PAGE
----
In announcing Microsoft's purchase of the Credentica patents (and hiring of Stefan's core team), Kim uses the ‘need to know’ analogy.
That danger can be addressed by adopting a need-to-know approach to the Internet.
(For the life of me, I just cannot get Sgt Shultz's ‘I know nothing’ out of my head.)
Credentica's U-prove technology promises to close off a (depending on the deployment environment, potentially big) ‘knowledge leak’ – if the IDP doesn't need to know what/where/why/when/who the user does with the assertions it creates, then the principle of minimal ‘need to know’ means that it shouldn't.
Cardspace seems a great application for U-Prove to prove itself. As Stefan points out, ‘its a good thing’ to influence/control both client and server.
Separately, I see the flip side of ‘need to know’ as ‘know your need’, i.e. entities involved in identity transactions must be able to assess and assert their needs for identity attributes. This is the CARML piece of the Identity Governance Framework). Put another way, before a decision is made as to whether or not some entity ‘needs to know’, it'd be nice to know why they are asking.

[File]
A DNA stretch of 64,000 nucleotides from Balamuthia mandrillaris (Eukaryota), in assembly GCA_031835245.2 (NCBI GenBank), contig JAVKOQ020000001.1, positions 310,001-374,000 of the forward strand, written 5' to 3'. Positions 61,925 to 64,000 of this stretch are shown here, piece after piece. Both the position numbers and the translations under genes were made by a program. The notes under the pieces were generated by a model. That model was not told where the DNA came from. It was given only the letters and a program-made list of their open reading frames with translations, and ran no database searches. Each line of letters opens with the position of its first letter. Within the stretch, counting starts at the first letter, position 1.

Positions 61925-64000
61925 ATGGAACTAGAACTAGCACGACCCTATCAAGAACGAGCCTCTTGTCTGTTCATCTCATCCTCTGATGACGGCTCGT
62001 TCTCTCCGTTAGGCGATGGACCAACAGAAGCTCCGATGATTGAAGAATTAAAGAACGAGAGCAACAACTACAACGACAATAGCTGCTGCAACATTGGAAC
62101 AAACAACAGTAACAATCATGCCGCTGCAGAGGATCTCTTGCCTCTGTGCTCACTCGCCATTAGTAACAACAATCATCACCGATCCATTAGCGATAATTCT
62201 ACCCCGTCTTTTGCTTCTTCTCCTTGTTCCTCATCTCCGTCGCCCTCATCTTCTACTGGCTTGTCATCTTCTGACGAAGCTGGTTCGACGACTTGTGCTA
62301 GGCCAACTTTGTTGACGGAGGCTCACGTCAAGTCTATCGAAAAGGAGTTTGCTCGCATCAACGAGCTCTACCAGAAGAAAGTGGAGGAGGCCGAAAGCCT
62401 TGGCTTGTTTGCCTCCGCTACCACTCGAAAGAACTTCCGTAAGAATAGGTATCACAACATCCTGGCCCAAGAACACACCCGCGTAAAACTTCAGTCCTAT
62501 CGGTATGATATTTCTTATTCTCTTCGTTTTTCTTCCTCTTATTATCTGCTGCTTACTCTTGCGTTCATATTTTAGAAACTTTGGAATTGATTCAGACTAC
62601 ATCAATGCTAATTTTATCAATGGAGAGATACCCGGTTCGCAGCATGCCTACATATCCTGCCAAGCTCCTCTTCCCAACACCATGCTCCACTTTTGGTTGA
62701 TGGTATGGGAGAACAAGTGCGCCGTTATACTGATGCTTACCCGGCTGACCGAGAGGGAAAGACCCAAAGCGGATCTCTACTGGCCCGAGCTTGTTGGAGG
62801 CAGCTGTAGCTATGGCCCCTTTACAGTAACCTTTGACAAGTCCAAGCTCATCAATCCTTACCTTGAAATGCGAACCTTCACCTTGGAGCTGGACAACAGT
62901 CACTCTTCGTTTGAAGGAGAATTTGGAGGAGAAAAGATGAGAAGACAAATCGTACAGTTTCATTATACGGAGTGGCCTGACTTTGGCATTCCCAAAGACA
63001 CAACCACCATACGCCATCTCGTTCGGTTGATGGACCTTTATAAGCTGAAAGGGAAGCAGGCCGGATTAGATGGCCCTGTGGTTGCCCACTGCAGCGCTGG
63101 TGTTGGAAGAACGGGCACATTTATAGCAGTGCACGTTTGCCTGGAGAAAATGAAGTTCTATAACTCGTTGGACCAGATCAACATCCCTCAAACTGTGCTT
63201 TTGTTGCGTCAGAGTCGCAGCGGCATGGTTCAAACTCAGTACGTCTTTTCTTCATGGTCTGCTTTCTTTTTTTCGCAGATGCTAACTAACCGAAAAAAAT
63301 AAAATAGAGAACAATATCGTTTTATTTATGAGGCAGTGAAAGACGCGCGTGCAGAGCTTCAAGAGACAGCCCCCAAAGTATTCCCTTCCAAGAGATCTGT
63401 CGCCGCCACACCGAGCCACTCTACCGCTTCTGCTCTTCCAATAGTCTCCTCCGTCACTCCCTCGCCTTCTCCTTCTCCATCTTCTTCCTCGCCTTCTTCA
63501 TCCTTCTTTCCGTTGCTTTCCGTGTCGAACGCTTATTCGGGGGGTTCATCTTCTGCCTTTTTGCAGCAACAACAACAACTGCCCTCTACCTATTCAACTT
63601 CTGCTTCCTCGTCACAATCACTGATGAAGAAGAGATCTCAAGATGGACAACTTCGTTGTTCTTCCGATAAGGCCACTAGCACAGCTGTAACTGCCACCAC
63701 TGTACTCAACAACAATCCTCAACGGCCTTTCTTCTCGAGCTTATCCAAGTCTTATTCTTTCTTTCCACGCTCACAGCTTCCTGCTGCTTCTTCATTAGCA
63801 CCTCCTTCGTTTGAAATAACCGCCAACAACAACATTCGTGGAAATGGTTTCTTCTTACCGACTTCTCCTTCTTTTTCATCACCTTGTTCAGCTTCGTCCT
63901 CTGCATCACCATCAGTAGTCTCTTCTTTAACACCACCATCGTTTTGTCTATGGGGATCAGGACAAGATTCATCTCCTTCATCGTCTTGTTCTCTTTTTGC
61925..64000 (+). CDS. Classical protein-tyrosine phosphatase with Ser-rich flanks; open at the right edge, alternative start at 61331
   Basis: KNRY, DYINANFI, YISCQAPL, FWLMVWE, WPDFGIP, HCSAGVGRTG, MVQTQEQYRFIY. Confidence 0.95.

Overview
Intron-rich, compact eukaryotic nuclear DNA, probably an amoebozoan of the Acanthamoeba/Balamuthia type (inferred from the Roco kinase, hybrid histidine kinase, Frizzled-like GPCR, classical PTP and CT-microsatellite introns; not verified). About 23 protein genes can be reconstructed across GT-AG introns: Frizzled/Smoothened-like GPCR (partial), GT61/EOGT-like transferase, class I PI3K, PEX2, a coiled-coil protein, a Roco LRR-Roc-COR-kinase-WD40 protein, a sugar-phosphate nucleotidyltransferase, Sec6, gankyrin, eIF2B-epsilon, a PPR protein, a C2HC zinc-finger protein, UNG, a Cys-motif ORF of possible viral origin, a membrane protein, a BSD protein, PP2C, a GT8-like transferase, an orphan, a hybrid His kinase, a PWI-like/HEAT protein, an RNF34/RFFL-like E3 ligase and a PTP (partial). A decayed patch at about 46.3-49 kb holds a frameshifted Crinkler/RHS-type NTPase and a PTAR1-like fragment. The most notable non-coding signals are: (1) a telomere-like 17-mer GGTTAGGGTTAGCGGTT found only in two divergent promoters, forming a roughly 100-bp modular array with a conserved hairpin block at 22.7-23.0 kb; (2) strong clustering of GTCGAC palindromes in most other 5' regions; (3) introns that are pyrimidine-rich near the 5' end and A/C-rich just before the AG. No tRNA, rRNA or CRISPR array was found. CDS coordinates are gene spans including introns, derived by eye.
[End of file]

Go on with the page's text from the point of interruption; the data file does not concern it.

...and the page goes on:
I agree that it is sometimes a positive and useful thing for a claims provider to know the user's “what, where, why, when and who”. So everything is a matter of minimization – but within to the requirements of the scenario.
I don't actually buy the “influence/control both client and server” phraseology. I'm fine with influence, but see control as an elusive and worthless goal. That's not how the world works. It works through synergy and energy radiating from everywhere, and those of us who are on this odyssey must tap into that.